Higher water levels increase safety risk onshore
The Auburn area is drying out after a stretch of heavy rain but the storm door will be opening again starting Sunday, according to the latest National Weather Service forecast.
And that means added danger for people walking close to swollen rivers, creeks and lakes to commune with nature in all her fury.
Officials are warning that the closer you get, the more dangerous it can be.
Scott Liske, Auburn State Recreation Area supervising ranger, said that the normal amount of rainfall this season is anything but after four years of drought. Typically, the winter and spring is a time for cold and swift-running water.
“We are setting up for normal spring river flows, which mean faster colder water into June,” Liske said. “Everyone should use caution around rivers, creeks and the lake. When the water level is higher than normal, the shoreline is different from what people are used to. It may be more slippery, steeper and rockier.”
Parents need to be very diligent with young children, especially around rivers and creeks, Liske said.
Dogs are allowed in the Auburn State Recreation Area but are required to be leashed. Liske said that he’s seen the tragedy of someone going into the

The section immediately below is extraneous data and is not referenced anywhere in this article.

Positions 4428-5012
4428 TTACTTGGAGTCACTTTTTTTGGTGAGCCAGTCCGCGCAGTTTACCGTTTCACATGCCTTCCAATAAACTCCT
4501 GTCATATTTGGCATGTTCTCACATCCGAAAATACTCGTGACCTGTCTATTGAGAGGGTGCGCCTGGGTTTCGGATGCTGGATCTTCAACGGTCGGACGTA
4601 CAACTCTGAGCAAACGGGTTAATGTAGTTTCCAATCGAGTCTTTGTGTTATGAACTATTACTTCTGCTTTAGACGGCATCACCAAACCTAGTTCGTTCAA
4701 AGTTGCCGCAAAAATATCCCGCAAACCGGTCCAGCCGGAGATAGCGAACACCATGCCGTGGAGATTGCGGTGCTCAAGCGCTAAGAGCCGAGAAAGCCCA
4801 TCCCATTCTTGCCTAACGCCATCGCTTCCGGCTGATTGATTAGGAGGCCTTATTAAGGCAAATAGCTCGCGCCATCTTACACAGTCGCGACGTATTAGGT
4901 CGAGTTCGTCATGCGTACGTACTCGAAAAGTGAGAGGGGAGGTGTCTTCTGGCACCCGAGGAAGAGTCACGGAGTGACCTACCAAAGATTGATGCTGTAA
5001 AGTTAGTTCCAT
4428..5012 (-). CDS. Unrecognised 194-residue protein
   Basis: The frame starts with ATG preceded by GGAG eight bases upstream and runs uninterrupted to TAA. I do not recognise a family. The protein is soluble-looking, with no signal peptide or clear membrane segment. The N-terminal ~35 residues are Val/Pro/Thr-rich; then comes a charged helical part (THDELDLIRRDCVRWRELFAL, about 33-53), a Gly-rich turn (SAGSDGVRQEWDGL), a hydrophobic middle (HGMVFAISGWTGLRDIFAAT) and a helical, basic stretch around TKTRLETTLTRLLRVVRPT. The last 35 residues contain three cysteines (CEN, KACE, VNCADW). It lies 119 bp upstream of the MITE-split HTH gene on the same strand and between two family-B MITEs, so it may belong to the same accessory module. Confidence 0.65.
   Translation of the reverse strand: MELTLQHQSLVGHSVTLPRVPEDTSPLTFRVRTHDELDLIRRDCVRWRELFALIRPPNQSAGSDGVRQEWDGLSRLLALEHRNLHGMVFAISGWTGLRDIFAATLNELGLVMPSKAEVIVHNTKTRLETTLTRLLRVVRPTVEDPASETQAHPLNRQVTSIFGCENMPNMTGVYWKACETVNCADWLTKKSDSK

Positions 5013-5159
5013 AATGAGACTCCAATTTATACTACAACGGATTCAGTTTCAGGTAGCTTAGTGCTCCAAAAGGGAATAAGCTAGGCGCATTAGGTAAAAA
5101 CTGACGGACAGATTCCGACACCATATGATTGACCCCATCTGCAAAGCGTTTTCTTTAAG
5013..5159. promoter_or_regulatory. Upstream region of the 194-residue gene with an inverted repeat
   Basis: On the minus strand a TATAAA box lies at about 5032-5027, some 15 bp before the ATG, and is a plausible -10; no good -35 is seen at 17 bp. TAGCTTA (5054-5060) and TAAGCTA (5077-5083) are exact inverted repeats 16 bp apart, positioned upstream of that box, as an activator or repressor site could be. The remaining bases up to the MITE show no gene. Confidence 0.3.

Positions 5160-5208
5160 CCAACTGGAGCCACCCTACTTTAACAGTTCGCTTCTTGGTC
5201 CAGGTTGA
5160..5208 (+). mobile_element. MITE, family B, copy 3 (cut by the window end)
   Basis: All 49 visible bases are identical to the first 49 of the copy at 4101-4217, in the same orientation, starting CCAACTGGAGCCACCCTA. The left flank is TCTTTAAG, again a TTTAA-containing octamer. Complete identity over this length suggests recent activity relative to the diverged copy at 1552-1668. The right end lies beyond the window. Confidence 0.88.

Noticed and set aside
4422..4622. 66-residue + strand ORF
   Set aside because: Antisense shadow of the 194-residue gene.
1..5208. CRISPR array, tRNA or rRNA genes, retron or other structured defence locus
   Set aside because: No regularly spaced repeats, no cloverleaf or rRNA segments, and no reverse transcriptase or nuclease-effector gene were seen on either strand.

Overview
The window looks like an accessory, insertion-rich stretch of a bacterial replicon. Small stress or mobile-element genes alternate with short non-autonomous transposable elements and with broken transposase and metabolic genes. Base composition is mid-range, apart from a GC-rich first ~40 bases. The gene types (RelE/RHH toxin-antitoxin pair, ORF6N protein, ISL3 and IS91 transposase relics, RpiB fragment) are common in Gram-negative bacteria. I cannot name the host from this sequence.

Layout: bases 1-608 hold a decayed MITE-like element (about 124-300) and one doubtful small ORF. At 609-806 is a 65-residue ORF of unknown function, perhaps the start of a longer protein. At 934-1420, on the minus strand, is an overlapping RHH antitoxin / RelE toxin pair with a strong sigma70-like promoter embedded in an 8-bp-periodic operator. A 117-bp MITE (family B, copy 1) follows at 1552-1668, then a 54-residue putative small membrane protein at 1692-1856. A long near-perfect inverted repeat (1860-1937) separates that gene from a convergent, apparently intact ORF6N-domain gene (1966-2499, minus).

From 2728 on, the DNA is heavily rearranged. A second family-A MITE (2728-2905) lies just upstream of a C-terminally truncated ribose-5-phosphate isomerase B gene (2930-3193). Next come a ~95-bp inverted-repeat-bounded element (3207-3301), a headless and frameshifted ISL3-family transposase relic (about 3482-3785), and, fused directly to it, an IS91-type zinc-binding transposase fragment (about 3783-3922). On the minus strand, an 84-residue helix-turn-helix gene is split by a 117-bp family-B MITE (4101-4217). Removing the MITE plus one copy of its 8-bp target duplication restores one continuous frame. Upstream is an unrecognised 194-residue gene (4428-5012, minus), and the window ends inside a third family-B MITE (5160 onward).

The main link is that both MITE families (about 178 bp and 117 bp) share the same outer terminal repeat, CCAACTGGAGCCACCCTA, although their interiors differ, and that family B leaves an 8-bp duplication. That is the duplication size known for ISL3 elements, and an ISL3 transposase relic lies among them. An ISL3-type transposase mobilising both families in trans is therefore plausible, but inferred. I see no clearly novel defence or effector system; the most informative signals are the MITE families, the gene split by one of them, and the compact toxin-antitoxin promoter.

“My recommendation is if a dog goes in river and its fast, cold water, don’t go in after it,” Liske said.
Instead, Liske advised watch the dog moving downstream and getting close to shoreline to help the dog get out of water.
For the next few weeks, people should take extra caution on trails because rocks are slippery and some sections are muddy, he said.
“And if someone finds a tree down blocking a trail, call our front office to let us know and we’ll remove the tree,” Liske said. One of the concerns about leaving downed trees on trails is that people start walking around it, creating erosion in a new location, he said.
The weather bureau is projecting the next storm should arrive early Sunday morning or late Sunday night. Wet conditions should continue into Tuesday. Sierra travel impacts are likely and minor flooding is possible.
Pacific Gas & Electric Co. is warning people out to see high water levels to obey signs near canals and flumes, including not to play on or near them. And if a personal item is accidentally dropped into a waterway, leave it, the corporation states.
“It’s not worth the risk of injury or death,” PG&E advises.